Mutual self-harm! EU accused of holding UK over barrel in Brexit row on £10bn fund

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British universities and laboratories have been blocked access to the EU’s £80bn Horizon Europe funding programme. The EU previously agreed to give the UK associate membership to the programme, but this has not been carried out. Access was also granted to Switzerland after a trade deal, but they do not have access either.

The UK were agreed to have access on Christmas Eve 2020 after a trade deal, but instead have suffered a delay of over a year.

As a result, scientists both in Europe and the UK have started a campaign to gain UK admittance to the research and innovation programme.

Brussels has been criticised for delaying the process in an attempt to use access to the fund as a bargaining chip in negotiations over the Northern Ireland protocol.

It was agreed in the EU-UK Trade and Cooperation Agreement that Britain would provide £15 billion across seven years so UK scientists could access the funding opportunities and the science network to work with European partners.

Despite the agreement, EU chiefs have told Britain that it cannot rejoin the programme until Brexit disputes such as the fishing row and the Northern Ireland protocol have been resolved.

Former Conservative Peer and Brexiteer Matt Ridley said that the EU banned the UK to “punish” it for leaving the bloc.

He added: “Countries like Iceland and Norway are not only taking part in the research programmes but are leading some of them, even though they are not members of the European Union.”

The Horizon Programme currently has 14 non-EU countries with associated membership.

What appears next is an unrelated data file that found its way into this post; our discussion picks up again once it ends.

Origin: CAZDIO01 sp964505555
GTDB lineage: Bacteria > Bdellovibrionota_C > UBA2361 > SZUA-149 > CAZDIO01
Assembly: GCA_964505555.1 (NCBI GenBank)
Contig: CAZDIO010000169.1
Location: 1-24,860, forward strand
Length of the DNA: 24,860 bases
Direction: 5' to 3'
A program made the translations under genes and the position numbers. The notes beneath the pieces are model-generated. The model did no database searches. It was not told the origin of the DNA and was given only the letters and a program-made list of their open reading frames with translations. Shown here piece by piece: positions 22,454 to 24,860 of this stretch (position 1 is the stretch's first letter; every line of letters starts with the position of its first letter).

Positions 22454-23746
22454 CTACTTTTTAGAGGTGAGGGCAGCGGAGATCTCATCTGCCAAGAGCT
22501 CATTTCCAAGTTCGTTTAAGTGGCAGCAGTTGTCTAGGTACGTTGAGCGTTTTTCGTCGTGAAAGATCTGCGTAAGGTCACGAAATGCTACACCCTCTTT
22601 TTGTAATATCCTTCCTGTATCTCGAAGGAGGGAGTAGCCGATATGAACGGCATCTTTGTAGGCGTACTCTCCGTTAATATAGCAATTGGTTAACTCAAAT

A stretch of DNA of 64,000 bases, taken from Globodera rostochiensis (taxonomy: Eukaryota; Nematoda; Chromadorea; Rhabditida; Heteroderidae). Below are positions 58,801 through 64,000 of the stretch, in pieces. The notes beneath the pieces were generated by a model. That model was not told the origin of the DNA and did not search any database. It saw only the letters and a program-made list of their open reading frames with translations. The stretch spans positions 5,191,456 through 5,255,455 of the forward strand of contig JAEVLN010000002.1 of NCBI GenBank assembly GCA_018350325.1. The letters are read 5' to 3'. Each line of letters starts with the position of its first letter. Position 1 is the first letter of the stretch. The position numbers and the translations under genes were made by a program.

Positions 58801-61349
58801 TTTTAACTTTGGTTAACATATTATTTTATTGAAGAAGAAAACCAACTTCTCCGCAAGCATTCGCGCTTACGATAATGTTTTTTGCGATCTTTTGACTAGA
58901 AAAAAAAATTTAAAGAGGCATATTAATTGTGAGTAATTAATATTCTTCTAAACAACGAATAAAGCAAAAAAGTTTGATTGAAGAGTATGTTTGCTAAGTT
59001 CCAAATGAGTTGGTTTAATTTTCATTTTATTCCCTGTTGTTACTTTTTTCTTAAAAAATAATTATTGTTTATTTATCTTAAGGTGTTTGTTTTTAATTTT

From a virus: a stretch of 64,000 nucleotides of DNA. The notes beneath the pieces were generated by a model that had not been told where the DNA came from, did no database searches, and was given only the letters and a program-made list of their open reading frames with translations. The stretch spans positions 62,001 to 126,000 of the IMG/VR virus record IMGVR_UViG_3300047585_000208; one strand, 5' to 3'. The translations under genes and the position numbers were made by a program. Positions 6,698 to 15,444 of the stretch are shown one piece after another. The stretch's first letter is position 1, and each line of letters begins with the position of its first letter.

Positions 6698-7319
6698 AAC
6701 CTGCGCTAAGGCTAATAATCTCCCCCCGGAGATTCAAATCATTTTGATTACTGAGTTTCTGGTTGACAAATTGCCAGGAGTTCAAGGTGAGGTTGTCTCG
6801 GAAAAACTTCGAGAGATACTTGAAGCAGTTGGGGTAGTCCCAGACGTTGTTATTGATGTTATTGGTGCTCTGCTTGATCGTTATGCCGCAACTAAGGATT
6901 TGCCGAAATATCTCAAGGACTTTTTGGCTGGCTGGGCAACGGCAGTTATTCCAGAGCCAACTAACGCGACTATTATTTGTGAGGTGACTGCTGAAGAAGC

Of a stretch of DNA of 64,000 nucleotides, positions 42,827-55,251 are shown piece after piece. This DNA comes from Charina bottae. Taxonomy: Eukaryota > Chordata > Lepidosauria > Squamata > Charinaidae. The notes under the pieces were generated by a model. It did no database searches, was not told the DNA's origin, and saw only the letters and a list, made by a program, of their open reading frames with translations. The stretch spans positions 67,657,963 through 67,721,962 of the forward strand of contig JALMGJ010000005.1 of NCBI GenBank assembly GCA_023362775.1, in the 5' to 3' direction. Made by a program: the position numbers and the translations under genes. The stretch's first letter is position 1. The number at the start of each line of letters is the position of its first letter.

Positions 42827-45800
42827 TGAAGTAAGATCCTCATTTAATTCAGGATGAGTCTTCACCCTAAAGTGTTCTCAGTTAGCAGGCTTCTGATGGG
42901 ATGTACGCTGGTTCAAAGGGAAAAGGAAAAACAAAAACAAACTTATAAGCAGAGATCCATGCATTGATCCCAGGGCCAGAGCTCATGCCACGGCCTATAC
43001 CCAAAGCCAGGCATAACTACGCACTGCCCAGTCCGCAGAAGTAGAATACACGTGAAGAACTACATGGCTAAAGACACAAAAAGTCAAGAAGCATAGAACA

The House of Lords European Affairs Committee analysed the delay in membership and its chair, Lord Kinnoull said: “This is a mutual self-harm problem. And that’s not good for something very precious, which is European scientific research.”

“Last week we had two British academics and a European academic in front of us and there was a great clarity from all of them about how this was harmful to European science. Collaborative projects are much more than just a cheque.”

He added: “If you say you have a half-funded project you are very keen to do, you are not necessarily going to get the thumbs up.”

Nobel prize winner and Swiss astronomer Dider Queloz called the issue a tragedy for the field in the UK, Switzerland and Europe.

Mr Queloz is supporting the campaign by scientists to allow Swiss and UK access to the programme and said: “If this is the way the game plays out, everybody loses. 

“We risk destroying a fantastic tool that the EU has spent decades developing by excluding two of the biggest players in the global research area for reasons that have absolutely nothing to do with the programme itself.”

Scientists are in agreement that independent scientific research is a thing of the past and that collaboration is the only way forward as it has resulted in major successes in modern times including the Covid vaccines.

In The Financial Times Queloz said: “As a scientist holding posts at the universities of Cambridge and Geneva, I recognise that I am conflicted.

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“But, approaching 60, this decision won’t affect my career very much. 

“I am not batting for myself, I’m batting for the future generation of scientists who will be held back by this failure in politics.”

“If the UK and Switzerland walk away, the Horizon budget will be lower; there will be fewer opportunities for young talent to spend time in our great universities.”

It has been suggested that the other option for the UK would be to branch out into international science rather than just European science.

Membership to the Horizon programme would limit the UK to the best scientists within Europe rather than the best scientists elsewhere, potentially meaning collaborating with second-best scientists.

Matt Ridley said: “I think in Britain we should encourage international collaboration with scientists and should encourage to choose their collaborators based purely on merit rather than what country they are from.”

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